At the risk of being grandiose, I begin this sermon a bit like the person who wrote the gospel of Mark. It’s more than 40 years since I read Madeleine L’Engle’s children’s book, A Wrinkle in Time. I have thought about it and talked about it since, but I haven’t relived it. (I didn’t watch the film because I didn’t want to risk my memory being ruined.)
Here is my telling of the bits that have stuck with me, with some interpositions along the way.
A father and son are in a horrible car crash that kills the father. The eight-year-old son is rushed to hospital in critical condition. ED staff prep him rapidly and take him to an operating theatre where the surgical team is waiting. Just as he’s about to go under the knife, the surgeon says, “I can’t operate — that’s my son.”
How can this be?
I opened the service with this riddle.
You may have heard it before.
You may have been confounded or you may have found the answer obvious.
Burning Down the House was part of the soundtrack of my adolescence.
The song came out two years after the 1981 Springbok tour of New Zealand that had united a nationwide protest movement from across the political and socio-economic spectrum, where tens of thousands of us had marched together periodically in the year leading up to the tour, and twice a week from 19 July — my mother’s birthday and the day our family went to the airport at dawn to protest the Springboks’ arrival — to 12 September — the fourth anniversary of Steve Biko’s death from severe beating in custody and the date of the final test match of the tour. The second match — against the Waikato provincial team on 25 July — was called off after protesters invaded the pitch. Apart from that one match, the tour went ahead. The movement didn’t achieve its aim of stopping the tour.
The introduction to the subject of the tour on the NZ History website has the subheading, “A country divided”.
The pandemic is a great rupture. Those who seek hastily to sew up the rupture and return to pre-pandemic normal are seeking to preserve a world where wealth is funnelled to the already wealthy at alarming rates, while millions upon millions pay.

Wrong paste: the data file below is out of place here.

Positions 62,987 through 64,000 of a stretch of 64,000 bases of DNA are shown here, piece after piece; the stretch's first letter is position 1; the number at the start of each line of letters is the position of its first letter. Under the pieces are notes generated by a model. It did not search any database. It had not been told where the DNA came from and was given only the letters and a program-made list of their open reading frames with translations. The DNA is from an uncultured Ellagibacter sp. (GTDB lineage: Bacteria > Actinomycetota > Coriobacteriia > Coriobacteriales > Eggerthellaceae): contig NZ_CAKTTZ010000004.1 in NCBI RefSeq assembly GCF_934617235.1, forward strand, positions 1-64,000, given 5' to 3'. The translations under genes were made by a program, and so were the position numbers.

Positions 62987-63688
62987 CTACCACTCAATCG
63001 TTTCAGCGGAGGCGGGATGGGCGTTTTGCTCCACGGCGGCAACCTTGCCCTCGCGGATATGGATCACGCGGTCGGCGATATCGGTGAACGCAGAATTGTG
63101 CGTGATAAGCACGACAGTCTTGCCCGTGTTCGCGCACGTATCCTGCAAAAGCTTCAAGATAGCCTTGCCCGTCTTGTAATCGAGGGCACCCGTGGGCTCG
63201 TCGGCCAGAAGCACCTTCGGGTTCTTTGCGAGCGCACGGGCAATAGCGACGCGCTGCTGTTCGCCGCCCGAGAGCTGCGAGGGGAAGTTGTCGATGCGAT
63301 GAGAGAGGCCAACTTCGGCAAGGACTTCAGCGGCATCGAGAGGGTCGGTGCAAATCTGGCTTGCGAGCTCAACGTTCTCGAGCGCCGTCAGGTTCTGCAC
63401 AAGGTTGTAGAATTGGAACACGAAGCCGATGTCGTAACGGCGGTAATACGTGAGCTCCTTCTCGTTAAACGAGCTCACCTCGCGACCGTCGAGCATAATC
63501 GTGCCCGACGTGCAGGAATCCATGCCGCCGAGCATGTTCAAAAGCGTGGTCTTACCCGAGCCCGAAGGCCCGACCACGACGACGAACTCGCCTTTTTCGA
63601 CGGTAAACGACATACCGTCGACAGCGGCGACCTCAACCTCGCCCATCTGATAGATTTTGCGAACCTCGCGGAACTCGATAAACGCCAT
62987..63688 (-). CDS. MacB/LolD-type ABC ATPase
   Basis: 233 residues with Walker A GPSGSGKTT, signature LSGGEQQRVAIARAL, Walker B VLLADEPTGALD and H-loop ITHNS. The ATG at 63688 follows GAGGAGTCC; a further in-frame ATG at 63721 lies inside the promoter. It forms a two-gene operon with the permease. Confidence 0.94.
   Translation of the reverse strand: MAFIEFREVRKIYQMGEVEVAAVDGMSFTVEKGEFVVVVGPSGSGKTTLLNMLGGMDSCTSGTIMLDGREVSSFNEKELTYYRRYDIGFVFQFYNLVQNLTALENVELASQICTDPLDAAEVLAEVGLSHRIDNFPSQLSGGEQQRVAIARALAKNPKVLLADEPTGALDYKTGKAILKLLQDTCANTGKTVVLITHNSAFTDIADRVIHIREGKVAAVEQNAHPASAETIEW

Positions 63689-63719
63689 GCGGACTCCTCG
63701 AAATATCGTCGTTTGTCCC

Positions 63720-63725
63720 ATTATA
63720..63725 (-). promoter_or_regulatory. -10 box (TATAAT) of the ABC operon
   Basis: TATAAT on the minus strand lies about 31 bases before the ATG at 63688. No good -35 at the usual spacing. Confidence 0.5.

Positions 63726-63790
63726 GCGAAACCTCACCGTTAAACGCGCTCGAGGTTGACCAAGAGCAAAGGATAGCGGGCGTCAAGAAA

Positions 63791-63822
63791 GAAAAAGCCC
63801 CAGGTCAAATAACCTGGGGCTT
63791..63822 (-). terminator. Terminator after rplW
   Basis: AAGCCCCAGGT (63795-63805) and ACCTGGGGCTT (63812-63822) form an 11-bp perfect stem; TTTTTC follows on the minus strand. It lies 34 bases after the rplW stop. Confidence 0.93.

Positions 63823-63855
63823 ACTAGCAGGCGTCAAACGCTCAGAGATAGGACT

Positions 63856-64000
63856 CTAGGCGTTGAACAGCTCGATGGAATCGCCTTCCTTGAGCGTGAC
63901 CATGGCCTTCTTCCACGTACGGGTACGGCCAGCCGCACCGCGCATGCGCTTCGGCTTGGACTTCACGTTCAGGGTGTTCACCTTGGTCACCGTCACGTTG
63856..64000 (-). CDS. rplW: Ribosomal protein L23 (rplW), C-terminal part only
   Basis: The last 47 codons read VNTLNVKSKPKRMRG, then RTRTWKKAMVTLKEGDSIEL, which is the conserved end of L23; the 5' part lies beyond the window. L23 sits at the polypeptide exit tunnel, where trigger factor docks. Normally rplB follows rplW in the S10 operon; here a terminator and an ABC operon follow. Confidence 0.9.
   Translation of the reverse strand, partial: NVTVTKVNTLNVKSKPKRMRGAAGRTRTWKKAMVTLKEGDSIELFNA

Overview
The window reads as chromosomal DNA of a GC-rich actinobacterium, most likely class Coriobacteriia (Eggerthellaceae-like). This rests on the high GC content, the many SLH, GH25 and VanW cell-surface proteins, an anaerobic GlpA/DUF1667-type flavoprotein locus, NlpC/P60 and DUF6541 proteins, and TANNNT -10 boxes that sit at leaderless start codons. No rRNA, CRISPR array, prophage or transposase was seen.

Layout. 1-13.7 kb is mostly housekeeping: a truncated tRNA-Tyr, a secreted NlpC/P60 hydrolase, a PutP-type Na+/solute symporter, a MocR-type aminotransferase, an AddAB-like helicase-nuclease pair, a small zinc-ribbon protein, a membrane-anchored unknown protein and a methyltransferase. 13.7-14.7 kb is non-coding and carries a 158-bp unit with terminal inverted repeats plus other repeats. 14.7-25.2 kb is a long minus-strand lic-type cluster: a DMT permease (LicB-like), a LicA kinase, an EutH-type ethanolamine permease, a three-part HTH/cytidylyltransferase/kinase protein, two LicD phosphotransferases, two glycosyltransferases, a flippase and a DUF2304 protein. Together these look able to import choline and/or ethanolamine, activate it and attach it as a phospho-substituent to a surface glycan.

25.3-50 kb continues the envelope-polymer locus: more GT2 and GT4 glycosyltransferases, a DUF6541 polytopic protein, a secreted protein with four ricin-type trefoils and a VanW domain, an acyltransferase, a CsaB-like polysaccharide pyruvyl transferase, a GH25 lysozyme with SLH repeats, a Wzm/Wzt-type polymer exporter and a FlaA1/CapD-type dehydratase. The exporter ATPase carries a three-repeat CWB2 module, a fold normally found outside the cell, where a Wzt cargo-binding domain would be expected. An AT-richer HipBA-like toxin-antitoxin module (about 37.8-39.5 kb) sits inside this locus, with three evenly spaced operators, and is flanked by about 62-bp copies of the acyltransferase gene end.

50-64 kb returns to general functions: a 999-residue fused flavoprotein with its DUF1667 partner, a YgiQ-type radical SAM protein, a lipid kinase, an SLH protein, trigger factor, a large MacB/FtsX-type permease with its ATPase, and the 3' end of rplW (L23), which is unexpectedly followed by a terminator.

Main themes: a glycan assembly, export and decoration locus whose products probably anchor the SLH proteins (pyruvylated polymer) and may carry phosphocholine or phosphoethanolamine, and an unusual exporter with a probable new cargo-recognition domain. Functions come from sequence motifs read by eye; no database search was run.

The alternatives to a return to normal are political. It is a cliché that politics is the art of the possible. We are at a moment in the arc of history where what once was politically impossible is possible. We can now perform the art of the impossible. It will take all of us.
Reading: The Skeleton of the Great Moa in the Canterbury Museum, Christchurch
The skeleton of the great moa on iron crutches Broods over no great waste; a private swamp Was where this tree grew feathers once, that hatches Its dusty clutch, and guards them from the damp.
Interesting failure to adapt on islands, Taller but not more fallen than I, who come Bone to his bone, peculiarly New Zealand’s. The eyes of children flicker round this tomb
Under the skylights, wonder at the huge egg Found in a thousand pieces, pieced together But with less patience that’s the bones that dug In time deep shelter against ocean weather:
Not I, some child born in a marvellous year, Will learn the trick of standing upright here.
Allen Curnow, 1943
Musings: The art of walking upright here
Last week was Waitangi Day. Marking the signing on 6 February 1840 of Te tiriti o Waitangi. So it may seem as though today’s service is a week late. To adapt a Christmas poem:
“When the waiata on the marae is stilled, when the sound from the megaphone is gone, When the rangatira and the manuhiri are home, when the workers are back in their workplaces, Then the work of Waitangi begins”
The work of Waitangi is the work of all of us, no matter how much we feel we know or don’t know.
The seeds of International Women’s day were sown the year my grandmother was born. In 1908, 15,000 women marched through New York City demanding shorter working hours, better pay and the right to vote. It was the Socialist Party of America who declared the first (US) national women’s day a year later.
The idea to make the day international came in 1910, at an international socialist conference of working women in Copenhagen. An attendee called Clara Zetkin suggested it and the100 women present from 17 countries unanimously agreed. The first international celebration was in 1911, in Austria, Germany, Denmark and Switzerland.